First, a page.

In CMS’s agreement termination notice, the federal agency stated the ESEC Surgery Center failed to “meet the minimum health and safety standards required” for program participation. The notice cited three Oklahoma State Department of Health Medicare surveys that found repeated instances of noncompliance from 2015 to 2018.

State and federal regulators maintain the surgery center is required to ensure two machines used to sterilize surgical instruments should be vented to exhaust by-products of the cleaning process. Additionally, surveyors stated the facility’s electrical system must be separated into two panels.

In court filings, ESEC said the problems cited for the agreement termination notice have “no threat to patient safety,” and in the 13 years the center has been open, there have been no incidents involving the issues.

Additionally, ESEC management stated, the problems that CMS and Oklahoma’s health department cited were never flagged in previous visits, and the health department approved building plans years ago, before regulations were put in place.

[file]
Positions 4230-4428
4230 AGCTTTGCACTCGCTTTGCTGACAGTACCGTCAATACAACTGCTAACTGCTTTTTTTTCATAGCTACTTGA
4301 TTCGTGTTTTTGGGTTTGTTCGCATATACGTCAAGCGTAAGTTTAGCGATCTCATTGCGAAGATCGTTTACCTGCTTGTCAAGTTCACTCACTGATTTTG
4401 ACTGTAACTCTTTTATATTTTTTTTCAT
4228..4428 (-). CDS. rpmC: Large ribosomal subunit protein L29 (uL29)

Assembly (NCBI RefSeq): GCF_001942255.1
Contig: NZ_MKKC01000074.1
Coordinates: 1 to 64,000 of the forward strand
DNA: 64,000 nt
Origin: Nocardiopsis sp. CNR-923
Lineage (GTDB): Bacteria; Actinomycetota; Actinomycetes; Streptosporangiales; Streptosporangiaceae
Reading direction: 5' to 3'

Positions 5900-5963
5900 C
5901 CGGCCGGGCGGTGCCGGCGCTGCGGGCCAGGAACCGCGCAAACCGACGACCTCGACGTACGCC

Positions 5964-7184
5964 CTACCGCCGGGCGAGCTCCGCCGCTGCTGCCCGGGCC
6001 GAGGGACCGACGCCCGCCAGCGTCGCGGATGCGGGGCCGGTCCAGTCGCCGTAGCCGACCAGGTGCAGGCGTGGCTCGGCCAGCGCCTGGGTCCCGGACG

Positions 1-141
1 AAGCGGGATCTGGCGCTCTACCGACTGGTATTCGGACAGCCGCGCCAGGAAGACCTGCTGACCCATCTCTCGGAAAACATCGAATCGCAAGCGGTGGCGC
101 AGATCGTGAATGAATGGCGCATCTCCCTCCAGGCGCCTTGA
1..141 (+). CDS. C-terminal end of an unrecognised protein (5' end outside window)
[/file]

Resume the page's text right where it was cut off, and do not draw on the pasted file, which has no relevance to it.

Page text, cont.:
ESECcomplaint (Text)

After a survey in July 2015, the state health department alerted ESEC management that inspectors found several deficiencies that would make the facility ineligible for Medicare and Medicaid unless they were corrected.

Surveyors reported the center failed to properly sterilize and disinfect surgical instruments. ESEC staff reportedly said they used a hand-washing sink for final steps in the disinfection process.

“At the time of the survey, a large syringe and a nylon instrument brush were found on the sink,” the survey stated. “This practice likely exposed clean instruments to contaminants found in and around hand washing sinks.”

At the same time, inspectors reported the only useable work counter in the sterile processing room was “cluttered with books, manuals, papers, and various other items that are not considered clean and should not have been” close to sterile instruments and supplies.

“In addition, there was evidence this counter was not regularly cleaned,” the 50-page survey stated. “Dust, lint, and debris was found in and around this counter.”